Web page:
Any possible successor apart from the current heir will have a ticking negative modifier to their loyalty and will normally do what they can to assemble money and supporters for the day the current monarch dies.

Apart from increasing loyalty and attacking the causes for someone preferring another heir you can ask them to support your preferred heir. As long as their loyalty is at least 50 this drastically increases their support for your current heir for a cost of 25 Oratory Power.

Upon succession the current heir will become the new Monarch with a starting Legitimacy of 60 plus 20 times the religious Unity in the country. It is further reduced by 2 points for each employed character that supported another heir.

As you can see the expected future Legitimacy of an heir as king will always be shown in the Government View.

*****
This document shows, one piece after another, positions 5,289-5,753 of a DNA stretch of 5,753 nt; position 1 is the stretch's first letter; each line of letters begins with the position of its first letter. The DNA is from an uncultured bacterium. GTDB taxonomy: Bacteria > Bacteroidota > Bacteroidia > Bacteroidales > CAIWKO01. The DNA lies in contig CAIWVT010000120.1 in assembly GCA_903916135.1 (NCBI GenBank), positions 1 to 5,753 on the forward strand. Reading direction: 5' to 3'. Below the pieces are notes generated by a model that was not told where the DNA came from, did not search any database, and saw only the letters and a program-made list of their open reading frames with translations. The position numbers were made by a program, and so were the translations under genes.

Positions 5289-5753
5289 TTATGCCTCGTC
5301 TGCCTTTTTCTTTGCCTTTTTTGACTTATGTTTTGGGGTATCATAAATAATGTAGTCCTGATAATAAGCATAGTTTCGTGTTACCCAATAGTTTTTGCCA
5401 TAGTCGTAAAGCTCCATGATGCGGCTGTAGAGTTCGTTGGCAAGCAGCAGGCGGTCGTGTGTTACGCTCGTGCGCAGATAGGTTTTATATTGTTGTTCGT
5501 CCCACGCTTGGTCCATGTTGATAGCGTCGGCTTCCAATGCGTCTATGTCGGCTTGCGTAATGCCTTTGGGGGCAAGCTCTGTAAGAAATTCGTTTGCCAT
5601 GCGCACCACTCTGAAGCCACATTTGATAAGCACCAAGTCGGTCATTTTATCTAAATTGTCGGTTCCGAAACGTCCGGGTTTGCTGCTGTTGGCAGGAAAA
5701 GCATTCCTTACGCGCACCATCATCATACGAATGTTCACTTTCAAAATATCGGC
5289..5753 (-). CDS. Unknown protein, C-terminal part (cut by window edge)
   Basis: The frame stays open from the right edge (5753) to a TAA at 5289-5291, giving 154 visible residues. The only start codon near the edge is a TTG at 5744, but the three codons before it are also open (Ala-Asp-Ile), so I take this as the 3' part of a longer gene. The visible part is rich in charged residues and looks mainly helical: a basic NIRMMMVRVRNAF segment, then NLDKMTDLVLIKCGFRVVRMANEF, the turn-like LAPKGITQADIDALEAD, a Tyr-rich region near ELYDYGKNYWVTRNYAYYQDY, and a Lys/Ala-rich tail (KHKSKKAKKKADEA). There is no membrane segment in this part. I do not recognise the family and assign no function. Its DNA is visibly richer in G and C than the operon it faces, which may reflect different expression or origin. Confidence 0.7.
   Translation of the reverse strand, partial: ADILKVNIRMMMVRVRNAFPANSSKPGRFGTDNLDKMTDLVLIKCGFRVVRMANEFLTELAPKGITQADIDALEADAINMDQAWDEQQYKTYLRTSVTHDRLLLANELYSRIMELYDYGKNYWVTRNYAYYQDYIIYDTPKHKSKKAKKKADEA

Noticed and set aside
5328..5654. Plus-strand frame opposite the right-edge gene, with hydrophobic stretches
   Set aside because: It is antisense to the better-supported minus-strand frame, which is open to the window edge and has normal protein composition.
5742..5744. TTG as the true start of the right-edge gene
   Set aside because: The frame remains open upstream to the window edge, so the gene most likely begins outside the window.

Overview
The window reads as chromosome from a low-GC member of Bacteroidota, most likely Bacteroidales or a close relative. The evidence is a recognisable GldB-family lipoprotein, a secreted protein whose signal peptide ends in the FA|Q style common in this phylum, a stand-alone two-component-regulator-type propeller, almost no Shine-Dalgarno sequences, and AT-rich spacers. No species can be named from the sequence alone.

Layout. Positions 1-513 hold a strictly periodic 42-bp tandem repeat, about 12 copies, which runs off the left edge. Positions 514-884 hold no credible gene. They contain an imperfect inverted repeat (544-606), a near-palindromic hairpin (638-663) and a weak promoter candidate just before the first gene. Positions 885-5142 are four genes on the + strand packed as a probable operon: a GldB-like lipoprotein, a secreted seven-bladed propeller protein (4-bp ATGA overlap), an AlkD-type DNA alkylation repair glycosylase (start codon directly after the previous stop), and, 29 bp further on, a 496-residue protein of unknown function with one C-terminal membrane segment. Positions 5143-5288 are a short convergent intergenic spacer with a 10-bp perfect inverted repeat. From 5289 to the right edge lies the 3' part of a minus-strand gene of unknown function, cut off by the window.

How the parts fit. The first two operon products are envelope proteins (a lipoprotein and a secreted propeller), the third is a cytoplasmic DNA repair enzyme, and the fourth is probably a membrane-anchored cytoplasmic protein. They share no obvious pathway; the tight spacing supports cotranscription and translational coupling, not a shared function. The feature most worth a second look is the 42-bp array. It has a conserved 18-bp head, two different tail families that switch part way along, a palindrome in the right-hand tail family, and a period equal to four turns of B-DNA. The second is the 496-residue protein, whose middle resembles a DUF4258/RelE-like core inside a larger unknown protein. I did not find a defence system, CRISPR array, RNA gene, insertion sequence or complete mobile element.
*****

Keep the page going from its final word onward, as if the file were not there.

Succession Crisis



At the time of succession, if any of the possible successors that did not gain the throne are at less than 33% loyalty, they will make their displeasure known by assembling an army of as many loyal troops as they can afford.
As this is a loyal army, and they are disloyal, you will be unable to give orders to this army and unable to detach the pretenders from it. The presence of these armies is likely to drive the country towards a civil war, either immediately or in the long run.
To the end of disarming this threat you have special character interactions no pretenders:

  • Encourage Deserters: Allows you to reduce the pretender army size.
  • Make Mercenary: For a very large sum of gold you can send a pretender off to be a Mercenary, along with their loyal troops. This will eliminate the threat to you internal stability, for now.

Meanwhile foreign countries will have also have a new character interaction available, to spend money and military power on increasing the size of the Pretender army.



Today we will talk about one of the greatest kingdoms of Imperator:Rome in terms of size and population.